In recent years, one of the most significant changes to impact facilities management has been the increasing prevalence of retail healthcare businesses. These businesses include walk-in clinics, urgent care centers, dental offices, vision centers, and even specialty practices – that, in many cases, are introduced into existing retail settings such as malls or shopping centers. Some even mimic their retail neighbors in design, looking, at first glance, more like a storefront or a spa than an outpatient facility.
It’s not difficult to understand why these hybrid establishments are on the rise: The retail healthcare sector capitalizes on the growing consumer desire for quick, convenient healthcare services available around the clock. Retail clinics provide a pleasant environment for customers to drop by for a flu shot or to consult a doctor about a sore throat without having to wait days for an appointment or navigate beyond their familiar shopping plaza.
With all of the business advantages of a retail healthcare setting, however, come the additional challenges of maintaining a non-traditional retail facility. Clinics and urgent care centers – even those that offer only a handful of basic services – require a host of high-tech equipment and technology in order to operate. Moreover, the equipment these facilities support must remain operational 24/7, or else risk a potentially dangerous outcome for a patient. Maintaining cleanliness and preventing breakdowns is critical.
As the retail healthcare landscape continues to evolve, so will its repair and maintenance demands. The businesses that rise to the top of this massively competitive industry will be those that adapt the fastest to consumer expectations around technology, convenience, and overall experience – and having a top-notch facilities upkeep program in place is the first step towards CX success.
Let’s take a look at four of the most promising trends to embrace in retail healthcare facilities management:
1. IoT Devices
The Internet of Things (IoT) is a trending topic across many industries, but it has unique potential for retail healthcare. The sensor-enabled, connected technology allows for a greater degree of visibility into building and equipment performance and anticipated maintenance needs at clinics and urgent care centers, helping FM teams keep their locations’ doors open and mitigate downtime. This is especially beneficial in a setting where equipment performance is more than a “nice to have” – it can mean the difference between an accurate or failed diagnosis.
While advanced medical equipment such as X-ray machines and MRI systems are required by law to receive routine maintenance, IoT-enabled sensors pick up on signs of deterioration that may appear in between scheduled service visits – thereby preventing costly, unexpected breakdowns. IoT-enabled devices can also keep tabs on indoor temperatures with “smart” thermostats, monitor restroom and exam room cleanliness, and track or adjust energy consumption, such as electricity usage, to help minimize overhead costs.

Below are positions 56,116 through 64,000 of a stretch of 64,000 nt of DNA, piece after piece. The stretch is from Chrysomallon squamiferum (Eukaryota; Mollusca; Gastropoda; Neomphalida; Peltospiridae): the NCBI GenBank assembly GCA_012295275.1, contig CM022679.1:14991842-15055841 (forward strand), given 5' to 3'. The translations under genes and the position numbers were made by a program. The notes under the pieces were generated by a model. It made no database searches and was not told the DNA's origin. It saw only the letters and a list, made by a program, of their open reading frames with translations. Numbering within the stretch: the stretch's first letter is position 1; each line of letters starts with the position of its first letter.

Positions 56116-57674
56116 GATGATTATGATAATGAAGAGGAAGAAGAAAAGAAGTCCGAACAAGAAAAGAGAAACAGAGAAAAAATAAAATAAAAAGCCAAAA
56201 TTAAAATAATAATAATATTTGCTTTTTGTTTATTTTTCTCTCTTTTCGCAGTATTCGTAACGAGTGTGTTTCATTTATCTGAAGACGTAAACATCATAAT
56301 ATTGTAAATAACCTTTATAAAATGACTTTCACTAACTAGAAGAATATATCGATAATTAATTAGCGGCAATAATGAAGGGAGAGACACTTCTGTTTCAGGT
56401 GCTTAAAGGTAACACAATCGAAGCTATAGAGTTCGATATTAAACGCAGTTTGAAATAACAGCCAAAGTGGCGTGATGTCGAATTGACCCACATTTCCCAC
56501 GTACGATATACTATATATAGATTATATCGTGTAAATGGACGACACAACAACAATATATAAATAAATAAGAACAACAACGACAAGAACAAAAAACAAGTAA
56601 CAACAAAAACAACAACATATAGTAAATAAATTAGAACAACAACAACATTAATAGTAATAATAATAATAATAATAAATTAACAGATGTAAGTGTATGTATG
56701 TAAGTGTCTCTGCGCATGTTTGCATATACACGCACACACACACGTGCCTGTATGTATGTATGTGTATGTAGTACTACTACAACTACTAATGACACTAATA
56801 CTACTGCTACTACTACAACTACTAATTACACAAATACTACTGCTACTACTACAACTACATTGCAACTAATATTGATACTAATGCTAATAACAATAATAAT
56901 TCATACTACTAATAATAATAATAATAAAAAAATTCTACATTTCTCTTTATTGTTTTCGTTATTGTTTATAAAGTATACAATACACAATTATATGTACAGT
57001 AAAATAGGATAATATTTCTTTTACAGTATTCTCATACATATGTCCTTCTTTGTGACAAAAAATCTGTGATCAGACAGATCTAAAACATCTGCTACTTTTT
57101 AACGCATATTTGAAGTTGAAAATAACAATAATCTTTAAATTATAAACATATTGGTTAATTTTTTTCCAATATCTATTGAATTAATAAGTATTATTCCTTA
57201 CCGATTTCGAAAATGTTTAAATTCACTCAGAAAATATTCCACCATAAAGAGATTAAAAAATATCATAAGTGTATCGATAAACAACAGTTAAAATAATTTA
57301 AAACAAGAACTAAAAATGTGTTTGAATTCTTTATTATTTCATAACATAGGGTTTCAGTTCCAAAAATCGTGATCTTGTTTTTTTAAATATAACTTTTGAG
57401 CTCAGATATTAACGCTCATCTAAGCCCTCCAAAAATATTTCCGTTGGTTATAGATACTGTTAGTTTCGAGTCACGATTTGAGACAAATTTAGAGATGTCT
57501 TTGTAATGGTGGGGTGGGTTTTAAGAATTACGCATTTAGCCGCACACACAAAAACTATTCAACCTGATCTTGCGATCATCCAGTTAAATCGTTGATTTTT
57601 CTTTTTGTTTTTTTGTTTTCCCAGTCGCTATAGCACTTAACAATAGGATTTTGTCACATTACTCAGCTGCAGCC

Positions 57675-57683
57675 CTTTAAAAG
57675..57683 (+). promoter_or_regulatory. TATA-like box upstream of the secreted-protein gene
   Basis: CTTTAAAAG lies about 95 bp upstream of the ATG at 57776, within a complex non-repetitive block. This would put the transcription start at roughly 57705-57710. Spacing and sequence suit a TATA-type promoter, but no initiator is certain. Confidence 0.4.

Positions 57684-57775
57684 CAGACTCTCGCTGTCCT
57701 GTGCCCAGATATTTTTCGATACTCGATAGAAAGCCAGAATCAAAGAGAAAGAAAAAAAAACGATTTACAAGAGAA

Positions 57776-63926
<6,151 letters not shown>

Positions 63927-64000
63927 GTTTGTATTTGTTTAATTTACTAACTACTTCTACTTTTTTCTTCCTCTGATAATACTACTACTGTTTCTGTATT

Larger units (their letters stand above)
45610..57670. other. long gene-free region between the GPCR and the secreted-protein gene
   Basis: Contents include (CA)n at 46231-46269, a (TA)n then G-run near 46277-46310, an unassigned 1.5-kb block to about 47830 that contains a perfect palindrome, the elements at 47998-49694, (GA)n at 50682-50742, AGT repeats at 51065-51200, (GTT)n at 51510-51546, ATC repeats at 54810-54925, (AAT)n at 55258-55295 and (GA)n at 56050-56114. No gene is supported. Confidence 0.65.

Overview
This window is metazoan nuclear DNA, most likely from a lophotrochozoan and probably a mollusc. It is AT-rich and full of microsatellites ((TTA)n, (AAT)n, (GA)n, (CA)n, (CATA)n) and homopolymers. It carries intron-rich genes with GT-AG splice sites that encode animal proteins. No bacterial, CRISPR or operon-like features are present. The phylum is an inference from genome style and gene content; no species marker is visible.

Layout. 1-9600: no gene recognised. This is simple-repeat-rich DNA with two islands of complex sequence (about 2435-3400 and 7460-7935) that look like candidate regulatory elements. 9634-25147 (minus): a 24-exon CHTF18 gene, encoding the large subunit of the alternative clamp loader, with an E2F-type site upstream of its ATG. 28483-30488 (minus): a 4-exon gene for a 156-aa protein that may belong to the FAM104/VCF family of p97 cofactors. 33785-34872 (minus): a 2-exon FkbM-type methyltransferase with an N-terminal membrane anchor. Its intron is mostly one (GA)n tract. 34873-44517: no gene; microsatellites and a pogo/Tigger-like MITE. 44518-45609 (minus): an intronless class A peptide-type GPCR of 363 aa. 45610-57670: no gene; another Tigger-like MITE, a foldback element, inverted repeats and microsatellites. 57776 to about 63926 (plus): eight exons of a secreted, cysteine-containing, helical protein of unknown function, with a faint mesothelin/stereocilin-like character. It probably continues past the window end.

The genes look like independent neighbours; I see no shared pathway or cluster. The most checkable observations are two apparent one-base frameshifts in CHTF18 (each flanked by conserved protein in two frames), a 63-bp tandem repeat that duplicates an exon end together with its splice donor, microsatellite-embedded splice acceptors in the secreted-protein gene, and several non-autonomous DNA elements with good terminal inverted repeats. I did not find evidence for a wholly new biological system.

Rapid lab testing is another arena in which IoT is becoming increasingly valuable. IoT and equipment uptime related to cutting-edge medical lab assets is even more important than, perhaps, other types of diagnostic machinery since lives depend upon it. Take Cepheid’s recent automated molecular test for the new coronavirus strain as an example: The test delivers accurate results in as little as 30 minutes – an impressive timeframe, especially when compared to the alternative (nucleic acid tests, or NATs), which can take several hours.
Using IoT to monitor equipment performance allows users to quickly pinpoint any malfunctions and correct the problem to avoid inaccurate diagnoses. As retail lab testing becomes more prevalent, the technology used in its upkeep must also become more sophisticated in order to keep end-user costs low and results as accurate as possible.
IoT is still a relative newcomer to retail healthcare, but its capabilities are expected to expand rapidly in the coming years. If you haven’t already implemented IoT, consider making the investment. Not only will you be able to provide a better patient experience, but you’re likely to save money in the long run by gaining real-time visibility into facility conditions.
2. Service Automation
Service Automation technology is a must-have for retail healthcare businesses, functioning as a centralized hub through which all FM activities are tracked, monitored, and prioritized – as well as a repository for important repair and maintenance data. It solves several core challenges of running a multi-location retail healthcare business: Namely, the ability to maintain brand uptime, ensure regulatory compliance, provide high-quality care, and increase access to equipment cost and performance data.